OPINION: Macron helped Uber disrupt rip-off Paris taxi business. Is that a scandal?

The global investigation into taxi firm Uber has revealed that Emmanuel Macron was a key ally of the company in France - but was that really so wrong, asks John Lichfield? Or did Macron play a part in providing a reasonable service for taxi passengers in Paris (while pursuing his stated goal of opening up the French economy)?

OPINION: Macron helped Uber disrupt rip-off Paris taxi business. Is that a scandal?
Paris taxi drivers protest against the arrival of Uber in 2016. Photo by Eric Feferberg / AFP

Oh what a lovely scandal, just the kind the French media and the French Left adore.

It involves “les lobbies” (a French word meaning the rich, powerful and usually the foreign). It involves an alleged conspiracy to tunnel through the Alpine massif of French employment law. It is satisfyingly complex and so lends itself to far-fetched allegations and theories.

Above all, it involves President Emmanuel Macron before he was President.

I must say that I struggle to see why it is a big scandal. But lots of documents and detail have yet to be explored. Maybe, I will be proved wrong.

It involves Uber, the online taxi service which has taken many of the world’s cities by storm in the last decade. A treasure trove of 240,000 internal Uber documents has been leaked to an investigative consortium of the international media, starting with The Guardian in Britain but also including Le Monde in France.

The documents tell the story of a vast lobbying effort, and alleged dirty tricks, deployed by Uber from its Californian base to overturn or undermine the rules governing taxis in the United States and many other nations.

In France, it turns out, Uber had an ally on the inside, a mole or adviser within government, the then-economy minister, Emmanuel Macron. He went out of his way to help Uber to challenge and weaken opposition from French established taxi interests, trades unions and President François Hollande’s Socialist government in the period 2014-6.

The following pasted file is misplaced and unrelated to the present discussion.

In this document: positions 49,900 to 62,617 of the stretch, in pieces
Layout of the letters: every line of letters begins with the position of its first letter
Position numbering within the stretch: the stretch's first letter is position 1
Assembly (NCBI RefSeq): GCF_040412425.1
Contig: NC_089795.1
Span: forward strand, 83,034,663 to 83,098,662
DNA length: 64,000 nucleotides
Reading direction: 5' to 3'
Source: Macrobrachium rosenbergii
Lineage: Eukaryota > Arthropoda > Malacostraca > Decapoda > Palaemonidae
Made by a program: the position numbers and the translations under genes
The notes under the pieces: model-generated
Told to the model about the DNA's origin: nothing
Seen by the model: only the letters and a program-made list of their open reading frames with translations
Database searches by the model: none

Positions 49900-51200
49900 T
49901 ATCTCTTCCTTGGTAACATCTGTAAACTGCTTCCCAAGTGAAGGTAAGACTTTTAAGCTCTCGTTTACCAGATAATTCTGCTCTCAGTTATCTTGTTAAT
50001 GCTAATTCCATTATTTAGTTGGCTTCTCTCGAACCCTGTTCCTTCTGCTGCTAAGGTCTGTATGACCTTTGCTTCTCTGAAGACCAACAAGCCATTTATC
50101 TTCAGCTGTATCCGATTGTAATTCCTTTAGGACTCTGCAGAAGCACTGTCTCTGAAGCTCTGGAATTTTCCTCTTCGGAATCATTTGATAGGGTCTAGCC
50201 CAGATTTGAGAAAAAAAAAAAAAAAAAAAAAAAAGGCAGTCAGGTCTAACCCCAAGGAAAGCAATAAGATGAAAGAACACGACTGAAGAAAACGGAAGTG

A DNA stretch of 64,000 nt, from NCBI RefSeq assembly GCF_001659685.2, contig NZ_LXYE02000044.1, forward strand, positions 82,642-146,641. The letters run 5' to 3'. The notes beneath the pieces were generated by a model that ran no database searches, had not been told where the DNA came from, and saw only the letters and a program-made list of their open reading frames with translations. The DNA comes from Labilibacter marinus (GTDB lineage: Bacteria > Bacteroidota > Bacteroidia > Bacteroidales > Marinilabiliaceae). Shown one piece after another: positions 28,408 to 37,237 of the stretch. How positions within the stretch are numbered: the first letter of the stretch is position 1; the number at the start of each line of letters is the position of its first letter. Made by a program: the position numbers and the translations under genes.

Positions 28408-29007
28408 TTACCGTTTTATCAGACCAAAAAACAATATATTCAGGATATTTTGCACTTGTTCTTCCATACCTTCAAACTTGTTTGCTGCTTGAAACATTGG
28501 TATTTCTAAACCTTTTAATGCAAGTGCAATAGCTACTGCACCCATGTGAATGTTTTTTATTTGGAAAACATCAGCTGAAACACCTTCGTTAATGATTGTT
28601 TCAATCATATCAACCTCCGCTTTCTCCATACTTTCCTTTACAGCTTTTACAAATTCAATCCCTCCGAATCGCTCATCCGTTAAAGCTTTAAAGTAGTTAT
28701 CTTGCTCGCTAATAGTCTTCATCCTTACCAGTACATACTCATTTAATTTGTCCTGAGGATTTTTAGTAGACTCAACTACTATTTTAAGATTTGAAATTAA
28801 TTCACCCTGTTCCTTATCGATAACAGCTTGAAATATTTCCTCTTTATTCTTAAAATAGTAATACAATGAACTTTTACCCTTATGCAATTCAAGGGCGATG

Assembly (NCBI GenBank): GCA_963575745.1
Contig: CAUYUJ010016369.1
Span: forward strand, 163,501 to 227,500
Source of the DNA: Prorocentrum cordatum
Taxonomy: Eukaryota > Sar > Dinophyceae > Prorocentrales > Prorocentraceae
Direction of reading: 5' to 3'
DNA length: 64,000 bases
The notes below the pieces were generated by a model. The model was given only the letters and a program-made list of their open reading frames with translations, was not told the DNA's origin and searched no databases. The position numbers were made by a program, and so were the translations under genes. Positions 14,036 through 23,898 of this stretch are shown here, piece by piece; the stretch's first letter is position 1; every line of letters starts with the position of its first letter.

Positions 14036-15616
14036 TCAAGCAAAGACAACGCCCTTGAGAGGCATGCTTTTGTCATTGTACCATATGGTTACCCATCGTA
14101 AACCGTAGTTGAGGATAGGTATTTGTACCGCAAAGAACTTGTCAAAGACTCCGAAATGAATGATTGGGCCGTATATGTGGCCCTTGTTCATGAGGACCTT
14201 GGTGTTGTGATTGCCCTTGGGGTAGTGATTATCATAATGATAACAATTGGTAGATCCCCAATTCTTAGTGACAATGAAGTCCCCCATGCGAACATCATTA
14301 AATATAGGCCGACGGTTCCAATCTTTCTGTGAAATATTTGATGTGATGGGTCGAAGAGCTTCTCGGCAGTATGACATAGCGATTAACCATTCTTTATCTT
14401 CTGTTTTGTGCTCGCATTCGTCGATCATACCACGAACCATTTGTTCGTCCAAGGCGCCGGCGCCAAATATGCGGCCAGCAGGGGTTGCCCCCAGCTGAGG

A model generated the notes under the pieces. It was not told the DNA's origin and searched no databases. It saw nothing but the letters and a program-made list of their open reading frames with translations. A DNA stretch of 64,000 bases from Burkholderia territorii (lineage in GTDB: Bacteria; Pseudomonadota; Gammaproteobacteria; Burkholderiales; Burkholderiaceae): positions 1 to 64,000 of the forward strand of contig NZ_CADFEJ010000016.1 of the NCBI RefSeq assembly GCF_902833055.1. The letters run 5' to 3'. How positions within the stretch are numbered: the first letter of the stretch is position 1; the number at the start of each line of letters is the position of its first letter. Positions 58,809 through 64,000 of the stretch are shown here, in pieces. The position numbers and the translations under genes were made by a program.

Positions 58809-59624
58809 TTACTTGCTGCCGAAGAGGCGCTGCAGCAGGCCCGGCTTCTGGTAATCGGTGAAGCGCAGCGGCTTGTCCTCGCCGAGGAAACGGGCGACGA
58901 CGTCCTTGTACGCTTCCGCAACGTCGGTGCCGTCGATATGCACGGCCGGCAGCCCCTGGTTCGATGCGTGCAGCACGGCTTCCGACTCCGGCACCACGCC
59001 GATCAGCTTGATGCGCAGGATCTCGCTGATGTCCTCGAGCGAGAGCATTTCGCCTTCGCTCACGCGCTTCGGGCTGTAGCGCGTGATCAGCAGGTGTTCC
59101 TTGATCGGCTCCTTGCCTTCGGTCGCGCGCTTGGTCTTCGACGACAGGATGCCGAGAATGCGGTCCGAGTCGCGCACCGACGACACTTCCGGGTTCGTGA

Wicked? Not really. Macron more or less announced what he was doing at the time.

He was NOT taking back-handers (or at least no one has remotely accused him of doing so). He was pursuing his belief that France has been enfeebled by vested interests, restraint on trade and over-zealous employment law.

He saw Uber as a model for a more enterprising, less state-controlled economy – and a new source of jobs for the crime-and-unemployment-ridden, multi-racial, inner suburbs or banlieues.

 “If you oppose this then what do you want?” he said in 2016. “That they should go back to dealing drugs?”

Two years earlier, when questioned on his support for Uber, he said: “My job is not to help established companies but to work for the outsiders, the innovators.”

Some of Uber’s tactics were over the top. Some of what Macron did may also seem excessive. He was an insufferably cocksure young minister at that time (I met him briefly.) Amongst other things, he secretly helped to draft amendments, on behalf of Uber, to soften a law promoted by his own government.

But the outcome was (in my view) a reasonable balance between Uber’s more far-fetched proposals (a chaotic lift-sharing business called UberPop) and a reasonably regulated, new online taxi-hailing operation.

The French Left talks of a “state scandal” and plans to launch a parliamentary commission of inquiry. The Far Right accuses Macron of “Uberising” France (ie weakening job protections) in the interests of wealthy foreigners.

No one has much asked the obvious question. Is Uber a “good thing”?

Much of the coverage so far speaks of Uber as if was self-evidently a deplorable phenomenon. Have the authors of those articles ever used Ubers, as I frequently do whenever I’m in Paris, London or any other large city?

Pre-Uber, Paris taxis and taxi-drivers were a government-protected disgrace: unhelpful, rude, expensive and hard to find. One of the great achievements of Uber has been to oblige Paris taxis treat their passengers reasonably.

It should also be remembered that Macron’s support for Uber was part of a market-opening philosophy which also led to the creation of an-inter-city coach service in France (les cars Macron) and a successful French long-distance, lift-sharing app, BlaBlaCar.

It is also pre-figured a reform of employment law applied, unevenly, during his first term in the Elysée Palace. Some say Macron went too far; others that he promised more than he delivered.